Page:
18. The beverage dispensing system of Claims 1 or 24 further including: a return line (146) connected to said pump fluid inlets (54); and a valve-manifold(144) to which said concentrate supply lines (62a, 62b) and said return fluid line are connected, said valve-manifold having a first setting whereby said concentrate supply lines are in fluid communication with said dispensing head and a second setting whereby said concentrate supply lines are in fluid communication with said return fluid line.
19. The beverage dispensing system of Claim 18 wherein each said valve means (116) for each pair of said concentrate and fluid supply lines (62, 643 upon closing, initially closes said fluid supply line and then closes said concentrate supply line.
20. The beverage dispensing system of Claim 19 wherein each said valve means (116) upon opening, initially opens said concentrate supply line (62) and then opens said fluid supply line (64).
21. The beverage dispensing system of Claim 18 wherein said valve means (116) allows concentrate bleed through in said concentrate supply line (62) whenpressure therein exceeds a selected value.
22. The beverage dispensing system of Claims 1 or 24 wherein said dispensing head (22) is adapted so that at least two said valve means (74) can be selectively opened simultaneously so that fluid will be discharged from said fluid supply lines (64) associated with said open valves and concentrate will be discharged from said concentrate supply lines (62) associated therewith.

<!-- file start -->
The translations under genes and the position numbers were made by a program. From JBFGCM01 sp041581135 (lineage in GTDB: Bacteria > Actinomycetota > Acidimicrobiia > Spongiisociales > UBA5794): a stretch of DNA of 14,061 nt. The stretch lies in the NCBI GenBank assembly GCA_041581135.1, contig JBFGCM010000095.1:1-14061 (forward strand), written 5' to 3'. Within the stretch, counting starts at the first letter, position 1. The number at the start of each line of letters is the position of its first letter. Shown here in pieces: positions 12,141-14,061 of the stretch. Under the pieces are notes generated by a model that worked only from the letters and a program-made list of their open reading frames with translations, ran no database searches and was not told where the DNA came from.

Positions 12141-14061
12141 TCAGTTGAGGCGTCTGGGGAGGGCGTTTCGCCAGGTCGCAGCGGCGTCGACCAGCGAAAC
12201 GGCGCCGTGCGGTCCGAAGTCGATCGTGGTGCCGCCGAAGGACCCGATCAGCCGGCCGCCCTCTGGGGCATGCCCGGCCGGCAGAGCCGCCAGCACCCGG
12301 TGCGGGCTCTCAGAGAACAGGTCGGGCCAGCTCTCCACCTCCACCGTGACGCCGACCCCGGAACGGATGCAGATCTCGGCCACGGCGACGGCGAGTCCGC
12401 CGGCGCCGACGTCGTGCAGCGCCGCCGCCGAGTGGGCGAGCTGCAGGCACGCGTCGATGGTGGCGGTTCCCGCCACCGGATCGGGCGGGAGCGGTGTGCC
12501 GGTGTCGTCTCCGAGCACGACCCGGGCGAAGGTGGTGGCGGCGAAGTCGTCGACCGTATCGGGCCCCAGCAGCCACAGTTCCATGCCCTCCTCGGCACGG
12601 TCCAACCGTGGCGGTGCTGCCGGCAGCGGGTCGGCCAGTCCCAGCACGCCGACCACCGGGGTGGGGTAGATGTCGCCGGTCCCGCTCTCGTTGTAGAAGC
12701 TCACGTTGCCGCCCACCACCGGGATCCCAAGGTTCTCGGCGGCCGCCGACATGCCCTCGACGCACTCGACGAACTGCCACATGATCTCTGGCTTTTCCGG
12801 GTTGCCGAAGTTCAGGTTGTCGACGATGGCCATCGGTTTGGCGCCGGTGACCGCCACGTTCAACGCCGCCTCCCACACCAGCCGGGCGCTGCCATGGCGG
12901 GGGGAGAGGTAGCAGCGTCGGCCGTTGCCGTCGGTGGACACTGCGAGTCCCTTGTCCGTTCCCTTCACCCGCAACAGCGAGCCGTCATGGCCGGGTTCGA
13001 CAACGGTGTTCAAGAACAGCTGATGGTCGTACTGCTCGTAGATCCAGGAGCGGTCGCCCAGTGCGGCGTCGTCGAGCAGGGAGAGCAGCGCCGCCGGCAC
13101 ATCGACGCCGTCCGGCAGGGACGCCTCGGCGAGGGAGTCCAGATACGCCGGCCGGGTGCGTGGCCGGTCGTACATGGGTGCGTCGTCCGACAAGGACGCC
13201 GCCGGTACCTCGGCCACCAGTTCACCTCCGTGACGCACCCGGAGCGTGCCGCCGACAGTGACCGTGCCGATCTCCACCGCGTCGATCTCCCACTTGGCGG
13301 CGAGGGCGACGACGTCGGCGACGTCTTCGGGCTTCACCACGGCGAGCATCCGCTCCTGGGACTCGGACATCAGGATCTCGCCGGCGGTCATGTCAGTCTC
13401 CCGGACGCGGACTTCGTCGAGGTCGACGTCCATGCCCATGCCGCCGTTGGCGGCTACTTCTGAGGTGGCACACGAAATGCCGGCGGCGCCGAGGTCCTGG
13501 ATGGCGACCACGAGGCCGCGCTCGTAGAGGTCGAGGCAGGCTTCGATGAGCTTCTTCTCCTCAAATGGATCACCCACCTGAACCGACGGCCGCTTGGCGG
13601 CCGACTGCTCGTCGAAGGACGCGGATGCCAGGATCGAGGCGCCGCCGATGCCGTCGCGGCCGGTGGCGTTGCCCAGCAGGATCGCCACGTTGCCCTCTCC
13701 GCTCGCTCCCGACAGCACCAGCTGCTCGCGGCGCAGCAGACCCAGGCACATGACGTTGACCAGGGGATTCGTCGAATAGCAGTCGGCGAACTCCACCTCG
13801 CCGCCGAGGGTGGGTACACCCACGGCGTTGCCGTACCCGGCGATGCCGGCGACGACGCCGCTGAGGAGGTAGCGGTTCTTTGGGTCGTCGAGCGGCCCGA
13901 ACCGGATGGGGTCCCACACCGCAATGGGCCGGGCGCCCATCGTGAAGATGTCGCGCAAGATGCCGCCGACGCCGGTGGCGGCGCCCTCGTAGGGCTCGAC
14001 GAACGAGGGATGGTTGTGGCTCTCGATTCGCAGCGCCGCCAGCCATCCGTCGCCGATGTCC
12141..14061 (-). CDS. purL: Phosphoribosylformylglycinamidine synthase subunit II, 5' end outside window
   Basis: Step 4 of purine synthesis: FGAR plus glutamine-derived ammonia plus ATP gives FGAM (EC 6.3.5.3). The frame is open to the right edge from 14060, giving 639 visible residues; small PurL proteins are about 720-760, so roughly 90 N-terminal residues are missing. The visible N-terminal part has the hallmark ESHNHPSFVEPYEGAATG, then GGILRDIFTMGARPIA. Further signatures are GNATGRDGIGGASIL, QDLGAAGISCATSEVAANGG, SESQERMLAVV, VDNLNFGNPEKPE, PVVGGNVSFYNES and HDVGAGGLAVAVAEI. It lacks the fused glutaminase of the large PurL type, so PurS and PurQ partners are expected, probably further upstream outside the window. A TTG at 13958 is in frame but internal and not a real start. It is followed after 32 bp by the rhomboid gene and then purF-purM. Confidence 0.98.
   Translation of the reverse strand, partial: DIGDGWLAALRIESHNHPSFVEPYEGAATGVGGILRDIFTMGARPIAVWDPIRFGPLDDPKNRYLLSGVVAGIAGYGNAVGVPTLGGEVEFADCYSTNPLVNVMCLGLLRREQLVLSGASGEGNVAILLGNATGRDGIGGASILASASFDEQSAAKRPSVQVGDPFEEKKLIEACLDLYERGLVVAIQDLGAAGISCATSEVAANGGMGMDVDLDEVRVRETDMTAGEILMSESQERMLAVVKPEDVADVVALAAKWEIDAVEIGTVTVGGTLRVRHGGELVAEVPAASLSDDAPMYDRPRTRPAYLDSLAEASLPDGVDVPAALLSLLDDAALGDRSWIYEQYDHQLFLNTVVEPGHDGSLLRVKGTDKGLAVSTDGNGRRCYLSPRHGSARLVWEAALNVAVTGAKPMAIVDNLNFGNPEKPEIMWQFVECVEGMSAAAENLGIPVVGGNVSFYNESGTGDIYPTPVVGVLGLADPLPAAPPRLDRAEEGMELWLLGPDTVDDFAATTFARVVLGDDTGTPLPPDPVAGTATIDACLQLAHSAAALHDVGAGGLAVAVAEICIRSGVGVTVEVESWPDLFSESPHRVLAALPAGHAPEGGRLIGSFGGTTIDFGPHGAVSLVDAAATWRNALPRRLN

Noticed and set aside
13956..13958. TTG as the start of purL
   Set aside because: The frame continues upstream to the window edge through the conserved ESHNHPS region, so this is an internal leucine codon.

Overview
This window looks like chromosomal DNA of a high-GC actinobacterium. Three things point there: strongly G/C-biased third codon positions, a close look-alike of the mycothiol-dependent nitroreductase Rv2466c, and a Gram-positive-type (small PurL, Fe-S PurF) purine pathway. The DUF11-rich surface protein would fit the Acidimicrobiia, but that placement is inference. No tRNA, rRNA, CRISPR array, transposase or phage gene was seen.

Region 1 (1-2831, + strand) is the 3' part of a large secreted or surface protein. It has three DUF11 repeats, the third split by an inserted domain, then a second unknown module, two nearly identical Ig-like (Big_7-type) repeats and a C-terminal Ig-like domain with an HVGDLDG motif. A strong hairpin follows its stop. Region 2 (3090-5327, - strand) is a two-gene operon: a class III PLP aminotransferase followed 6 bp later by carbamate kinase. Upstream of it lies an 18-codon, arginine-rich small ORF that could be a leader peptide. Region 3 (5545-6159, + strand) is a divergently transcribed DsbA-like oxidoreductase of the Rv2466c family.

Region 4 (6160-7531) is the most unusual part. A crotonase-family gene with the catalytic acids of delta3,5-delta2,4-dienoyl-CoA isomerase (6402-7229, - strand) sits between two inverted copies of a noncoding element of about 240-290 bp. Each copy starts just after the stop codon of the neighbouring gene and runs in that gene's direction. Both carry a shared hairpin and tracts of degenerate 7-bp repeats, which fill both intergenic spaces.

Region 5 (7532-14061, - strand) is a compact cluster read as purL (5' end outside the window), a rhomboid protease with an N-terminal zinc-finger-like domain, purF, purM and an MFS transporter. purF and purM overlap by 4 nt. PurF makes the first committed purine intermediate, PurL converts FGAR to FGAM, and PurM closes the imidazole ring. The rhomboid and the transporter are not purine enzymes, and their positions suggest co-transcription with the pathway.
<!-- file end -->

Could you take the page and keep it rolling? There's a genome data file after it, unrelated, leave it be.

23. The beverage dispensing system of Claim 1 or 24 wherein said means (14) for coupling said pump fluid inlets (54) is connected to a common source ofpressurized fluid.
24. The beverage dispensing system of Claim 1 wherein said system includes at least three containers (18) for storing beverage concentrate, at least three proportion pumps (20) where each said proportion pump is coupled to a separate one of said containers at least three pairs of fluid supply and concentrate supply lines (64, 62) coupled to said fluid outlet (56) and said concentrate outlet (58) of separate ones of said pumps, and wherein said dispensing head includes at least three valve means (74) each associated with a separate pair of fluid and concentrate supply lines (64, 62) so as to control the discharge of fluid therefrom.
CA 2063270 1989-06-27 1990-06-26 Beverage dispensing system Abandoned CA2063270A1 (en)

Priority Applications (4)

Application Number Priority Date Filing Date Title
US37283789A true 1989-06-27 1989-06-27
US372,837 1989-06-27
US530,116 1990-05-29
US07530116 US5056686B1 (en) 1989-06-27 1990-05-29

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CA2063270A1 true CA2063270A1 (en) 1990-12-28

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CA 2063270 Abandoned CA2063270A1 (en) 1989-06-27 1990-06-26 Beverage dispensing system

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US (1) US5056686B1 (en)
EP (1) EP0536127A1 (en)
AU (1) AU5952690A (en)
CA (1) CA2063270A1 (en)
WO (1) WO1991000239A1 (en)

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US5056686A (en) 1991-10-15
US5056686B1 (en) 1993-02-02
AU5952690A (en) 1991-01-17
WO1991000239A1 (en) 1991-01-10